It seems that major oil producing states are among the world’s most troubling regimes. Take Putin’s Russia, the Islamic Republic of Iran, and Hugo Chavez’s Venezuela, for instance. The relationships between the three would suggest the emergence of a not-so tacit alliance bent on destabilizing global oil markets in order both to keep energy prices high and reduce U.S. power. Iran and Venezuela have much to gain from Russia’s increasingly more assertive foreign policy position. While the Cold War rhetoric issuing from the Kremlin over the last half a year or so has fueled concerns in the West, it has been met with euphoria by these two rogue states who long for the umbrella that a resurrected post-Soviet Russia capable of balancing U.S. power and reducing U.S. global reach would provide them. And it seems that Russia would like to do just that. At present, the Kremlin is selling conventional arms to Venezuela and nuclear technology to Iran at a time when the former is threatening its neighbors and the latter is developing nuclear weapons.
Venezuela is upsetting global energy markets with its announcement that it intends to nationalize the country’s oil industry. While major oil corporations vow to fight the effort, it is not at all clear how they can possibly win. Their only move might be to threaten to pull all investment out of Venezuela, leaving the country to run the oil industry on its own. What they may fail to see is that this is not threat. While the Venezuelans may not have enough technical capacity to keep the oil industry going, the Russians do. I would not be surprised, given the Russian-Venezuelan ties if this is not exactly what Hugo Chavez and Vladimir Putin have in mind. In fact, the two leaders are meeting in Moscow this week. They may well work out a mutually beneficial deal at the expense of the West.
The Russians and Iranians are also benefiting from each other. Iran’s mucking around in Iraq keeps the U.S. tied down, leaving the Russians a freer hand in threatening Europe with energy cuts and maneuvering about Asia to reduce American influence. However, the news here is a little more upbeat. Despite their oil wealth, the Iranians lack sufficient refining capacity to meets domestic demand. The investment capital necessary to upgrade the country’s sorely outdated and inefficient oil infrastructure is being diverted to subsidize gasoline imports. At the same time, domestic demand is increasing rapidly. In an effort to turn this around, Tehran imposed price increases and rationing this week. Judging by the fact that over 50 gasoline stations have been torched, the public appears upset with the policy. This is not good news for Tehran, and it is not good news for Russia. Russia needs an Iran that is stable enough to continue causing trouble for the Americans from Palestine to Lebanon to Iraq.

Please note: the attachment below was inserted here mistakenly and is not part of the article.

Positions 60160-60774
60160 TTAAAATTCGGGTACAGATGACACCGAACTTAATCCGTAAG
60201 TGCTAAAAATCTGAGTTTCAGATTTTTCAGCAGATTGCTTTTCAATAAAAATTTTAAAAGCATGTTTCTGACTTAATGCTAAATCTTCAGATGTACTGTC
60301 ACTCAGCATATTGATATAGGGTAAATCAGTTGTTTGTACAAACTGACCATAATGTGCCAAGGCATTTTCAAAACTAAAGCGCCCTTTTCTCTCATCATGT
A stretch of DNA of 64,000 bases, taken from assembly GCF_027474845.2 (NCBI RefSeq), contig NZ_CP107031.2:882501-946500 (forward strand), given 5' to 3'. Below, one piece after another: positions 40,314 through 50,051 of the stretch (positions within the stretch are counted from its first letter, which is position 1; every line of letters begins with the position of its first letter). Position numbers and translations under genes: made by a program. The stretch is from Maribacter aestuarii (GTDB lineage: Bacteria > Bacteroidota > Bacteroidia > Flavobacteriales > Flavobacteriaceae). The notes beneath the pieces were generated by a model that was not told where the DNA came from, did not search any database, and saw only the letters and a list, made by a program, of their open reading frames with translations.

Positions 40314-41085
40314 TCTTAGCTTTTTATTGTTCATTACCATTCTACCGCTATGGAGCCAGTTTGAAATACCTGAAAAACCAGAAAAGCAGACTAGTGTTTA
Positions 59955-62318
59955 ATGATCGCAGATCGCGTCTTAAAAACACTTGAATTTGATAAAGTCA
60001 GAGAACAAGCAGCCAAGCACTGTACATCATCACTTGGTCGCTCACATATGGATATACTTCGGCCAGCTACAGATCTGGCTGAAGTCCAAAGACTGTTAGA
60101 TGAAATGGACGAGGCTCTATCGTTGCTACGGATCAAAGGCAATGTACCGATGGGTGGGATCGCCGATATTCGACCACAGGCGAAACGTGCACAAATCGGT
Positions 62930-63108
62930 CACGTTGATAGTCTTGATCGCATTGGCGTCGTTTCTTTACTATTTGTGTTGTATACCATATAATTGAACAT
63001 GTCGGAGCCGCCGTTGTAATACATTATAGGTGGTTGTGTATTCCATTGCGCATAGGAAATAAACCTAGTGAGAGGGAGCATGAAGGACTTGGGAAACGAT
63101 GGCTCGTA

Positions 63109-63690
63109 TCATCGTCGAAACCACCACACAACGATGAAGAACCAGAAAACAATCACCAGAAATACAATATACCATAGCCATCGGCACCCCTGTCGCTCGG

The present violence suggests a deep-seated opposition to the clerical regime from a public that is considered to be the most pro-American in the Middle East. It could not have come at a worse time given that Iran is currently locked in negotiations with the U.S. over Iraq. It will only weaken the Iranian position (and the Russians’). Look for the Russians to do something to help the Iranians here. The two need each other.